OUR LIVES IN NOVELS
September 2011, 216 pages
"In 1959 Alejandra Pizarnik writes in her personal diary : 'I must stop reading authors I can cope without, the ones who are not helping me at the moment.' The books I would like to mention here have given me endless help. When I read them, of course, but still to this day. I reread them at regular intervals. They are what is known as 'bedside books'. Naturally, I had to choose only a few, for fear of having too little space to devote to each. So I kept six from a much longer original list that I sometimes thought I would never be able to whittle down. But, quite unexpectedly, the painful selection process became self-evident when I 'rediscovered' the fact that we don't necessarily have anything clever to say about the things we love. Which is why some books fell by the wayside because they inspired too banal or too ordinary an enthusiasm or were simply inappropriate as the objects of such a n exercise in admiration.
Carson McCullers, Françoise Sagan, Roland Barthes, Fritz Zorn, Sarah Kane and Jean Rhys : four women, two men; four from abroad, two French. Summed up like that, the inventory doesn't say much because I didn't strive for any sort of balance. things just fell into place. In keepind with the objects of my affections. I allowed myself to explore these readigs in a context that is mpore personal than intimate.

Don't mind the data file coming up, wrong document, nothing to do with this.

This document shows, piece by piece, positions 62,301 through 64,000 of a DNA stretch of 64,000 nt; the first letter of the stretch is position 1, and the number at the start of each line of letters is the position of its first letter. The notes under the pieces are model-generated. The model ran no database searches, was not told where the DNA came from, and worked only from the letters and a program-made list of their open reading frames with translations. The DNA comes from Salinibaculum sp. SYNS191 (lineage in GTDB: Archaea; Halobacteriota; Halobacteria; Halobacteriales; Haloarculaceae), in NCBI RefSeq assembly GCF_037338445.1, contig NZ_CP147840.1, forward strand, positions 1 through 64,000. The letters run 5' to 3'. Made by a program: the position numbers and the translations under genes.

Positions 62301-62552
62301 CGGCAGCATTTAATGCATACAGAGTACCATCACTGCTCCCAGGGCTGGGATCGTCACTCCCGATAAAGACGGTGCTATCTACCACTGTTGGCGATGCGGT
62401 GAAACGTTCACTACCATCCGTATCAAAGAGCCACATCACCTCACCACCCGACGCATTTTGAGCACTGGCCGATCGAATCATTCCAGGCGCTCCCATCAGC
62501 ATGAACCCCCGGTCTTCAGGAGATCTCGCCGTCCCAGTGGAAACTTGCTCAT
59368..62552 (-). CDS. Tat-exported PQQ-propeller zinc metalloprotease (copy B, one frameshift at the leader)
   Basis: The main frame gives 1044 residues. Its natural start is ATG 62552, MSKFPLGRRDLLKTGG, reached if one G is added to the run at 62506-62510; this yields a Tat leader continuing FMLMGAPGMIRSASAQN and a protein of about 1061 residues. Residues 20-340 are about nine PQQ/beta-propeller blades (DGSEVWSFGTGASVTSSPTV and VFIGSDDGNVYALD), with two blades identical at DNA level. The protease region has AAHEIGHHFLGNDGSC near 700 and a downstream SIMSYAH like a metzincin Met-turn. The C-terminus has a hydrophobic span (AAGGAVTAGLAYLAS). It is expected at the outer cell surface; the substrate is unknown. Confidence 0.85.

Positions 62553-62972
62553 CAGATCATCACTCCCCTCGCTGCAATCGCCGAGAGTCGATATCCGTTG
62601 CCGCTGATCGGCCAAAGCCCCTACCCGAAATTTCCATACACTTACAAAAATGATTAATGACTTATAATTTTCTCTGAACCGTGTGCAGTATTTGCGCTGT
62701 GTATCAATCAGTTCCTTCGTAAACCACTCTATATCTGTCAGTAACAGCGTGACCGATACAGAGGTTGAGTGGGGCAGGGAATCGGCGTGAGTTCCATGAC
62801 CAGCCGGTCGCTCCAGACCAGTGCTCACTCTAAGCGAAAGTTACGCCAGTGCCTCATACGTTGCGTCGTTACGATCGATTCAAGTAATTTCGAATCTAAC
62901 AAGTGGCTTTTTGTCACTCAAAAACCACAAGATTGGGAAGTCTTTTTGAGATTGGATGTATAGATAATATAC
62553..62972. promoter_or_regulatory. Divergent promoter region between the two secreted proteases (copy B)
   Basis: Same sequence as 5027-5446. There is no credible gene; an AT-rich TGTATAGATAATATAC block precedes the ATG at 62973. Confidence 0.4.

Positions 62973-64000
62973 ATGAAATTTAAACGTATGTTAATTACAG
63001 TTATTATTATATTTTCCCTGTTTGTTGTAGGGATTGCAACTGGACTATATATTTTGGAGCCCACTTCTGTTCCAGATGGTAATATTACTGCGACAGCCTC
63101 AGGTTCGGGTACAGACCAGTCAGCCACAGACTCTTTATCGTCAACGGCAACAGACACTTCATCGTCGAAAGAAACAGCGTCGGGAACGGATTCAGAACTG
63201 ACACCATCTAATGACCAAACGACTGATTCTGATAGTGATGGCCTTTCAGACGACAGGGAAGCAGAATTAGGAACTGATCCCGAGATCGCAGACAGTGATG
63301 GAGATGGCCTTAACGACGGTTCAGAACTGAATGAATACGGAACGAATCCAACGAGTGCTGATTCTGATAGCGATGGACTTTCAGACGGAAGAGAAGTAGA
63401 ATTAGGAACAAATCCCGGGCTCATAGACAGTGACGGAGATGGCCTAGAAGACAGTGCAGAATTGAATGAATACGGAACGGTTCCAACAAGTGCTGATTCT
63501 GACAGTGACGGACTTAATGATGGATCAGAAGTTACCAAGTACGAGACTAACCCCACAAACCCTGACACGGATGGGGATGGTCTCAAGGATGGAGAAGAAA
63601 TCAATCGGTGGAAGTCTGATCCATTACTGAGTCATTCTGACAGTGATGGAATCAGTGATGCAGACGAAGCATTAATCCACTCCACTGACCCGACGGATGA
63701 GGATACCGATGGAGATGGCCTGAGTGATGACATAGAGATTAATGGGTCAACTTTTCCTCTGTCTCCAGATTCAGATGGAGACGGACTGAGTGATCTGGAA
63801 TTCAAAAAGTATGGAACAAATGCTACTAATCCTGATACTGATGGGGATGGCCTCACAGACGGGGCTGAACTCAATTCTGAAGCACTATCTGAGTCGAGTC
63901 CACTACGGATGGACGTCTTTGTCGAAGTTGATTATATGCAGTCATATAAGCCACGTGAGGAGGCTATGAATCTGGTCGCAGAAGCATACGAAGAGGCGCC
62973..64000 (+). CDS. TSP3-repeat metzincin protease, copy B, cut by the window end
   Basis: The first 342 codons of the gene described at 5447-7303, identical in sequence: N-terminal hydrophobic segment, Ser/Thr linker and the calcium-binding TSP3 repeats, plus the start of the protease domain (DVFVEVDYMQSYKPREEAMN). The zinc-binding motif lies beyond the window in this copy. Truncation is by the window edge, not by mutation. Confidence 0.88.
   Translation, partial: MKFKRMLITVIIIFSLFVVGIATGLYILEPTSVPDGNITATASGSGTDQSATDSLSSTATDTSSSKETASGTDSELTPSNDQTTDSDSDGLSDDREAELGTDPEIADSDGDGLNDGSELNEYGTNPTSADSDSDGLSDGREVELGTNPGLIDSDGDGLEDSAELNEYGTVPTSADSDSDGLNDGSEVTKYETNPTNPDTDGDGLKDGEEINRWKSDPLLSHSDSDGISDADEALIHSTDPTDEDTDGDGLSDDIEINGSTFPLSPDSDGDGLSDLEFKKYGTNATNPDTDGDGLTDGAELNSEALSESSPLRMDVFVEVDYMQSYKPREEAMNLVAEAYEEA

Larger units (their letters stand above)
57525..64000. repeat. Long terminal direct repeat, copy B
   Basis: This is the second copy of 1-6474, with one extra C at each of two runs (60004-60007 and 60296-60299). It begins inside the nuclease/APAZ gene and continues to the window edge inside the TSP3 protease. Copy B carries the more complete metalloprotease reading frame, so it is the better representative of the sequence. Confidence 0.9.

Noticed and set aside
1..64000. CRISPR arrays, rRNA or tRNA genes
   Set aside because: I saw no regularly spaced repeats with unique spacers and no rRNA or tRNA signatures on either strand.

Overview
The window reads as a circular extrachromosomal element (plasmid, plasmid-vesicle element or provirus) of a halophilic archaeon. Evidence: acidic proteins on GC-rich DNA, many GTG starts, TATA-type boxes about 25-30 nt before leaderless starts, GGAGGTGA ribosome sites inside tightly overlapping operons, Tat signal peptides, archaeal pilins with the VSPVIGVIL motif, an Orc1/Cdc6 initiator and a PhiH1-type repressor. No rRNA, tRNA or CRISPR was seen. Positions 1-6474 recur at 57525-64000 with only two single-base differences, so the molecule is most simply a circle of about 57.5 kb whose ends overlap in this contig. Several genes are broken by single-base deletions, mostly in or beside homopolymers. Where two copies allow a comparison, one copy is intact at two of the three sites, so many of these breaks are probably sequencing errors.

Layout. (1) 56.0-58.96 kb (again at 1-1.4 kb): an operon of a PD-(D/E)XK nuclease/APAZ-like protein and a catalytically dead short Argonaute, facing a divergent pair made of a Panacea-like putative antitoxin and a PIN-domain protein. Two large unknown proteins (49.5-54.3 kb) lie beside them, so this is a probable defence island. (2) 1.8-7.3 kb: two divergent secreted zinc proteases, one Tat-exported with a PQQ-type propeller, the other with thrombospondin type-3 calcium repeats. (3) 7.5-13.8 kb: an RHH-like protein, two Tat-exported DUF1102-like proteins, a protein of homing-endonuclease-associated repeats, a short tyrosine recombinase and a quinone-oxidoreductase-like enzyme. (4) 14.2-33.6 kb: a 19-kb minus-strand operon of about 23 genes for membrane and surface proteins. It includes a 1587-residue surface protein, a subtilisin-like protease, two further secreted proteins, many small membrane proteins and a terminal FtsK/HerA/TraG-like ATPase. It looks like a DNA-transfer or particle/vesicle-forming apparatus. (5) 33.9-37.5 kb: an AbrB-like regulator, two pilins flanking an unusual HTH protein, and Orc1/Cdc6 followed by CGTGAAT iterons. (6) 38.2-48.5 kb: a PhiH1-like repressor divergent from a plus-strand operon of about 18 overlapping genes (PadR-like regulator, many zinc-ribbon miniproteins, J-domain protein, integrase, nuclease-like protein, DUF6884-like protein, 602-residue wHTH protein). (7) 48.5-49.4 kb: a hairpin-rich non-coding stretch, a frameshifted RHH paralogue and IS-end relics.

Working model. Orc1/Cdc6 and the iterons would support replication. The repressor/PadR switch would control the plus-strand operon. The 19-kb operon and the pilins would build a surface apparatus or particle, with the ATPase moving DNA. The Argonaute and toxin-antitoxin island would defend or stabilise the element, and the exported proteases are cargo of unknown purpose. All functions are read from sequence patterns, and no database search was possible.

This project came at the right time for me. It was what I was looking for: a personal piece of writing that was not necessarily intimate. It also mattered to me to write a few things that I felt about literature but had seemed rather premature to write until now."
Born in 1973, Arnaud Cathrine has written seven novels, published by Editions Verticales/Gallimard, including Sweet Home, La Disparition de Richard Taylor, La Route de Midland (adapted for the screen) and Le Journal Intime de Benjamin Lorca. He has also written some ten novels for young adults, published by Ecole des loisirs. Aside from writing, he pursues a variety of musical interests: he writes lyrics for Florent Marchet and Joseph d'Anvers. Frère Animal, a novel sung and written with Florent Marchet, was played for a period of two and a half years. In March 2011, Arnaud Cathrine and the singer Julie Rey wrote a musical show, Il n'y a pas de coeur étanche, which is currently on tour.
For further information : www.arnaudcathrine.com